Multi-Cloud Docker Swarm with Terraform and Ansible

Since the release of Docker 1.12, there’s a new Swarm mode that is baked into the Docker engine. I wanted to spend some time, after months of Kubernetes-only work, to check out how Swarm was doing things and to see how easy it was to get started. Building a quick cluster on your laptop or on a single provider seemed to be straight forward, but I couldn’t readily find a no nonsense way to spin one up across multiple clouds. So, you know, I went ahead and built one.

Today, we’ll walk through how you can create a multi-cloud Swarm on AWS and GCE. We will use Terraform and Ansible to complete the bootstrap process, which is surprisingly straightforward. You can go directly to the Github repo where I stashed the code by clicking here.

I’ll give an early preface and say that I’ve only used this for some testing and learning experience. It’s in no way prod. ready or as robust as it should be to accept lots of different configurations.


The deployment of our cluster will occur in the following order:

  • AWS infrastructure is provisioned (security groups and instances)
  • GCE infrastructure is provisioned (firewall rules and instances)
  • An Ansible inventory file is created in the current working directory
  • Docker is installed and Swarm is initialized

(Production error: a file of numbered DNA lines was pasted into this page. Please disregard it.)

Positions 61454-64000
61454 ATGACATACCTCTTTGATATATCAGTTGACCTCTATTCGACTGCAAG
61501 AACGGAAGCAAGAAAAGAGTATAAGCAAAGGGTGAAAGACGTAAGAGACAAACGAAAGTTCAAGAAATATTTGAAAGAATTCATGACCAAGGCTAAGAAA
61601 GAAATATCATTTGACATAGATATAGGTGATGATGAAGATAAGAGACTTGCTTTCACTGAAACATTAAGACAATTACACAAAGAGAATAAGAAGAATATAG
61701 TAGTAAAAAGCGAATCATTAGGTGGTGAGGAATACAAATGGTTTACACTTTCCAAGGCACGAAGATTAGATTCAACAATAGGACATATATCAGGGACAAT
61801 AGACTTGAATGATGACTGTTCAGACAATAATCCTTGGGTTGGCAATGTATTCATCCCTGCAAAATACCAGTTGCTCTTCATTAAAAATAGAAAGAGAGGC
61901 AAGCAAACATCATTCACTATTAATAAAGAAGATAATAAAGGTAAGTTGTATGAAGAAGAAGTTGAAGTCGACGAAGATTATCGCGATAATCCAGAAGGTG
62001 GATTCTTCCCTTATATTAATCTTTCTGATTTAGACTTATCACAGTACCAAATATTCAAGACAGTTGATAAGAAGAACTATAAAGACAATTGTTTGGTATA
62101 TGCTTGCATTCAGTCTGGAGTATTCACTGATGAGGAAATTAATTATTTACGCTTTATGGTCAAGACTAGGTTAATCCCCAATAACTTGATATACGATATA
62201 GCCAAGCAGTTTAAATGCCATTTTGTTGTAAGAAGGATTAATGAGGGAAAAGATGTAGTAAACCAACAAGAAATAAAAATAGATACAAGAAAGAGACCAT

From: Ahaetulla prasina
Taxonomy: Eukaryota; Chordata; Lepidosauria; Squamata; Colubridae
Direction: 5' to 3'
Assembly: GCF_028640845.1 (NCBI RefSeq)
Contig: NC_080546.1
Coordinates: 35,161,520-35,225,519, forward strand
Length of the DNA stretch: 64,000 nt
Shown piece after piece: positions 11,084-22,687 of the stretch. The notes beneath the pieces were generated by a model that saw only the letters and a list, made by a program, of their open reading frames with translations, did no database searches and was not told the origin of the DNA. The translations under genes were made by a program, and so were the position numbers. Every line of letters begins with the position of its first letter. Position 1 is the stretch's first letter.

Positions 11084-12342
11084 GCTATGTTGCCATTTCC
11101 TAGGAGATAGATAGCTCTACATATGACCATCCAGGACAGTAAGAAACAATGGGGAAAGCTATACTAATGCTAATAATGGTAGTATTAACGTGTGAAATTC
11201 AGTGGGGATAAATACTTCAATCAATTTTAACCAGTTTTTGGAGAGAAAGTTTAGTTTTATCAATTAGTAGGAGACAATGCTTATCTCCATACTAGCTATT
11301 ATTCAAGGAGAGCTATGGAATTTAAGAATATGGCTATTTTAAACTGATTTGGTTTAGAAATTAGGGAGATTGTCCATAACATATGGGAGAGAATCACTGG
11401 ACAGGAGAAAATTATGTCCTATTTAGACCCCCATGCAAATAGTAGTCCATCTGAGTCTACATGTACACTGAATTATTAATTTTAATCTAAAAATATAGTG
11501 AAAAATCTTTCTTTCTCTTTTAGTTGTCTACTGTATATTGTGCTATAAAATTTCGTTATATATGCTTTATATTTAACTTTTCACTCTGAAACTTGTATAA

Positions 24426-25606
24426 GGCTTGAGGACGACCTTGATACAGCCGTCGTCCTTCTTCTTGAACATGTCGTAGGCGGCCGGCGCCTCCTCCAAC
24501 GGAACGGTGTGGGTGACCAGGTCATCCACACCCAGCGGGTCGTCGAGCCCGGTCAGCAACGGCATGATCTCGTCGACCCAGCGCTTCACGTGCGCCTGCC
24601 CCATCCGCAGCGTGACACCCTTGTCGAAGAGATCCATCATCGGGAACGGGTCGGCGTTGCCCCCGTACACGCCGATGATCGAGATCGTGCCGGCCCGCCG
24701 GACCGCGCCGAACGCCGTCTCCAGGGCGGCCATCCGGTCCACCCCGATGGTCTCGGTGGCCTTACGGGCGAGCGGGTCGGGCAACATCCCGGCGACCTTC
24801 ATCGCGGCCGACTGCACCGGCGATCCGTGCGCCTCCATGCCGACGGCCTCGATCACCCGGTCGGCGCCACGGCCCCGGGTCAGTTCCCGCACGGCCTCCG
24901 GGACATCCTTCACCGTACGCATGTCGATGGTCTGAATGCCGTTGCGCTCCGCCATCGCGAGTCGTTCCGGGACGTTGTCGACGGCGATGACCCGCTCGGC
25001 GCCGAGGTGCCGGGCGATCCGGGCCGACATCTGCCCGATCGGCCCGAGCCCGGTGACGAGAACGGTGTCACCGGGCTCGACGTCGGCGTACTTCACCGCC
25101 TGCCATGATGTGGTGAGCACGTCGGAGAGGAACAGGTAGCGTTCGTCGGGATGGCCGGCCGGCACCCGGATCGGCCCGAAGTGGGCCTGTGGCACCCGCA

Terraform Scripts

In order to create our infrastructure, we want to create three terraform scripts and a variable file. This will provide all of the necessary information that Terraform needs to do it’s thing.

  • Create four files: touch
  • Open for editing. We’ll populate this file with all of the configurable options that we will use for each cloud, as well as some general info that the instances have in common, regardless of cloud. Populate the file with the following:
  • You can update these defaults if you desire, but also know that you can override these at runtime with the -var flag to terraform. See here for details.

  • Now that we’ve got the variables we need, let’s work on creating our AWS infrastructure. Open and put in the following:

Walking through this file, we can see a few things happen. If you’ve seen Terraform scripts before it’s pretty straight forward.

  • First, we simply configure a bit of info to tell Terraform to talk to our desired region that’s specified in the variables file.
  • Next, we create a security group called swarm_sg. This security group allows ingress from all of the ports listed here.
  • Finally, we’ll create all of the nodes that we plan to use in AWS. We’ll create the master instance first, simply because it’s tagged differently, then we’ll create the workers. Notice the use of ${var... everywhere. This is how variables are passed from the vars file into the desired configuration of our nodes.

It’s now time to create our GCE infrastructure.

  • Open and paste the following:

Taking a read through this file, you’ll notice we’re essentially doing the same thing we did with AWS:

  • Configure some basic info to connect to GCE.
  • Create firewall rules in the default network to allow ingresses for Swarm.